Director: John R. Leonetti
Starring: Annabelle Wallis, Ward Horton, Tony Amedola, Alfre Woodard
Creepy dolls have been used in horror films for a while. Chucky in Child’s Play, Jigsaw in Saw, The Clown Doll in Poltergeist … the list is endless. It’s easy to see why they have been so popular; their blank painted faces are really spooky. We previously saw the Annabelle doll in James Wan’s The Conjuring, and now she’s back in her own chilling picture, Annabelle.
Annabelle follows the origin story of the titular doll, which becomes possessed shortly after Mia (Annabelle Wallis) and John Gordon’s (Ward Horton) home is invaded by members of a Charles Manson-esque satanic cult. They start to experience alarming ghostly phenomena involving the vintage doll and even a horned individual, not unlike the devil himself, at one point.
Unfortunately Annabelle belongs to that modern breed of horror film; the ‘quiet, quiet, loud noises’ variety of chiller. This may make modern audiences jump out of their seats a couple of times, but it never really goes beyond that. Director John R. Leonetti, who is the cinematographer from The Conjuring, opts for easy scares and a predicable plot, rather than really challenging the medium and coming up with anything original.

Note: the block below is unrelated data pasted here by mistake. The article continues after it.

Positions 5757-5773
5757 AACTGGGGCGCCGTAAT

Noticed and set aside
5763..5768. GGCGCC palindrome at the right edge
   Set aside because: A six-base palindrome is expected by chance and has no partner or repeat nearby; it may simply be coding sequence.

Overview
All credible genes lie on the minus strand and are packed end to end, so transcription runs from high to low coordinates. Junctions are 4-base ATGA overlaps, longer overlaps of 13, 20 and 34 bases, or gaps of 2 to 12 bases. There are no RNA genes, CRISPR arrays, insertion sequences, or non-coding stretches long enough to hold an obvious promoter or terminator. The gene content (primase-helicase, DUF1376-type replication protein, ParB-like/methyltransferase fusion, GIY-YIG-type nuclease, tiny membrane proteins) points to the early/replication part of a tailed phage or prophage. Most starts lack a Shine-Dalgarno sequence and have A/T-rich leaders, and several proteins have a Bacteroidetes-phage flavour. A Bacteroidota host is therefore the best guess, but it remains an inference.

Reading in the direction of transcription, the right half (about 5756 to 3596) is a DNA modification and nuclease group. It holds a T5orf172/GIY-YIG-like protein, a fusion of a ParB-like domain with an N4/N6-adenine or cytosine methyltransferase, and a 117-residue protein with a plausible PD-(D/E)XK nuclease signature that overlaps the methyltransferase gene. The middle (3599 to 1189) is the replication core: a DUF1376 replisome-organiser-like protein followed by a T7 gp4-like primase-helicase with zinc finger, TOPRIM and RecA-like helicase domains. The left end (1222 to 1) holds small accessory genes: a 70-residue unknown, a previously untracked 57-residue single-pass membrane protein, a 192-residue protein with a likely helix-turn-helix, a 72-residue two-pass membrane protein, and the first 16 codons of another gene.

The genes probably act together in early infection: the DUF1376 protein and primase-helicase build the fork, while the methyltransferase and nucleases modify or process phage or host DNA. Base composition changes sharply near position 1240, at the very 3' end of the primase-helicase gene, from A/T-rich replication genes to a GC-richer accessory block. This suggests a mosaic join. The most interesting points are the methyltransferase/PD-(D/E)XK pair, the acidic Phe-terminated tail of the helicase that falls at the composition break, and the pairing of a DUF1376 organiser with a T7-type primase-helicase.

May God have mercy on your soul!
The acting is also, much like the Annabelle doll herself, incredibly wooden and it’s hard to believe Mia and John Gordon’s relationship is real; they lack chemistry and deliver their lines terribly. It may not have been entirely their fault, the dialogue is very hammy and sounds horribly cheesy.
If originality is what you are looking for, this is not the film for you. It’s highly unoriginal (this was done before in Child’s Play and to much greater effect) and very formulaic. It’s a shame, because the Annabelle doll was creepy enough in The Conjuring, but now feels rote as a result. If you want to really be scared this year, see the utterly fantastic The Babadook instead.